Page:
They say things happen for a reason – although I couldn’t really see the truth in this as our bags were offloaded from the flight we were scheduled to be taking to Cape Town.
Boarding was underway and we trooped up to the counter, clutching our boarding passes and passports. We’d already checked we didn’t need visas.
“And you have the birth certificates?” asked the gate agent matter-of-factly.
That was all it took – the curveball that brought our travel plans to a screeching, shuddering halt. My throat tightened as a sinking feeling in my chest took hold. DH and I stared blankly at the man behind the desk, then at each other, as we processed the news that South African immigration required original birth certificates for all children under the age of 18, even when travelling with parents and even when said kids were clearly far too noisy and troublesome to have been kidnapped.
Somewhere in the back of my hearing I heard a last-call boarding announcement.
“We’ll try to find a solution,” said the gate agent, who – kudos to him – did try, and let us down gently, before sending us home with a regretful shrug.
Getting out of the airport, without having left, then proved a whole challenge in itself – as did finding our suitcases. We eventually climbed into a taxi without our luggage. Disappointed, but determined to try again the next day.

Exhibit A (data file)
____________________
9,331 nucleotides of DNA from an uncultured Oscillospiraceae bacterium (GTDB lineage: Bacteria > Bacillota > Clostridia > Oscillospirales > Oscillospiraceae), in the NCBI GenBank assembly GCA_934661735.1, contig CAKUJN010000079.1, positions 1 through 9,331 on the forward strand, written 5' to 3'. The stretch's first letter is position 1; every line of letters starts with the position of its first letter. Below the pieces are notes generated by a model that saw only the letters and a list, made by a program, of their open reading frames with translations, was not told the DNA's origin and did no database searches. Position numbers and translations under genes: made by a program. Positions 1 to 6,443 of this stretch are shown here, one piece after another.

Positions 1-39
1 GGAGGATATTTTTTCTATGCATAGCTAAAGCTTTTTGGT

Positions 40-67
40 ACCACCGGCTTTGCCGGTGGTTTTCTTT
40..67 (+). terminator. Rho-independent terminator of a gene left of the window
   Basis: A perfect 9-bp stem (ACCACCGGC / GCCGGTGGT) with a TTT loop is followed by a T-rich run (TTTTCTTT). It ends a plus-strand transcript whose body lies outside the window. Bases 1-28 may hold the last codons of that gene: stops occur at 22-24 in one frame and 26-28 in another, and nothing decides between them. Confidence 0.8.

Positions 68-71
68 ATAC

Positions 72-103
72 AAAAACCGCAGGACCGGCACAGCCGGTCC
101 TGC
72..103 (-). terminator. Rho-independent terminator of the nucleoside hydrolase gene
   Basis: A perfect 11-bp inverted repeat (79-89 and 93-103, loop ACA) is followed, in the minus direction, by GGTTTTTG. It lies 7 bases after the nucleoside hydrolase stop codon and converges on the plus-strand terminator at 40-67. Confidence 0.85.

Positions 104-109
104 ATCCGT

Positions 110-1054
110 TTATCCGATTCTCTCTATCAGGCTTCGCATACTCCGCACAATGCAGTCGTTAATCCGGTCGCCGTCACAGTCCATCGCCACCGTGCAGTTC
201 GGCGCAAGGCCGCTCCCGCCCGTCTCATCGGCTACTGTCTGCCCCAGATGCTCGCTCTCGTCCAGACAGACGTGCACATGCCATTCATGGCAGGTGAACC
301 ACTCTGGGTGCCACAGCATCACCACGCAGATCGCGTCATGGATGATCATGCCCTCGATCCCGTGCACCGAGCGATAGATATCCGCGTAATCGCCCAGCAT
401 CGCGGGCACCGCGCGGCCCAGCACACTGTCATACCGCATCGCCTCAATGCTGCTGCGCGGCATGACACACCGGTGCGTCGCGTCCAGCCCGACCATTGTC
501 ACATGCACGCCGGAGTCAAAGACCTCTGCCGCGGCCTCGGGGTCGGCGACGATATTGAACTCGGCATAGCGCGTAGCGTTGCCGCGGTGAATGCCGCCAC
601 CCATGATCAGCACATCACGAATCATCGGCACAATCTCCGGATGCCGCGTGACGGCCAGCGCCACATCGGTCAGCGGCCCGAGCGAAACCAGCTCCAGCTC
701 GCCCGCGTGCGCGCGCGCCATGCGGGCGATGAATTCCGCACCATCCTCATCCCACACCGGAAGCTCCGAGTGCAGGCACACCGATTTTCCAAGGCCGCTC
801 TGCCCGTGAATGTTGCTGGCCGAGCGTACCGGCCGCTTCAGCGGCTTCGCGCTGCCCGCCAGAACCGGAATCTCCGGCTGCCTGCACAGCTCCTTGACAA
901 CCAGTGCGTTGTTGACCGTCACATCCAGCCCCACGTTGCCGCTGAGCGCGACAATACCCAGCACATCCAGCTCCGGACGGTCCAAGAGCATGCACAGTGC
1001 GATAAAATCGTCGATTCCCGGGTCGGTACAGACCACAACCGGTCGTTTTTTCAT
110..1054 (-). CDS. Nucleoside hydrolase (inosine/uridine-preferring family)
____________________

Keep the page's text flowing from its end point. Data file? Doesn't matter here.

Things went a lot more smoothly the following morning, and as we boarded the Boeing 777 we were greeted with the news that there was a special guest on board. “Who is it? Who is it?” clamoured the kids. I think they hoped it was a famous YouTuber – Dan TDM or the other one, whose name completely escapes me.
But the VIP passenger was far, far better than that – in a league of his own, in fact. It was astronaut Buzz Aldrin, the second human to walk on the moon after Neil Armstrong, and he was sitting right behind me.
I knew immediately that I wanted to talk to him, I wanted to talk to him so much that my mind began whirring with possibilities. I could show him my supermoon photos to get him on the topic. Tell him I’ve always wanted to go to the moon, ever since my mum sat me down in front of a black-and-white TV as a baby to watch the moon landings in the early 70s. Failing that, I could wait until he needed the bathroom, and queue up outside (Saddo, I know!).
DH shook his hand. “Mr Aldrin? It’s a pleasure to have you on board,” he said as Buzz made his way to the cockpit to meet the operating pilots. On his way back, I smiled at him, noticing his t-shirt promoting manned missions to Mars. Buzz smiled back!
His hair is winter-white now, his face timeworn and wrinkled (must be about 86). His eyes were ever so slightly milky with age but there was an unmistakable twinkle in them – a sparkle that suggested he wasn’t about to stop exploring the planet (indeed, he was on his way to Antarctica to visit the South Pole!). Wearing blue jeans with a low-slung belt, he kept a low profile and none of the other passengers realised who he was, until the end of the flight when the captain said over the tannoy that he was honoured to be flying Buzz Aldrin.
So did I get to talk to him? Well, no. Not exactly. He’d flown from the States, and slept most of the way. But I spoke to his travel companion, who was lovely and said she’d take a photo with my younger son. “Go on,” I urged Son2, nudging him to cooperate, pleading with him in his ear to “just.do.it” – to no avail. Son2 was struck with shyness, and the opportunity passed. Still, I’ll never forget the moment I sort-of met a hero of mine.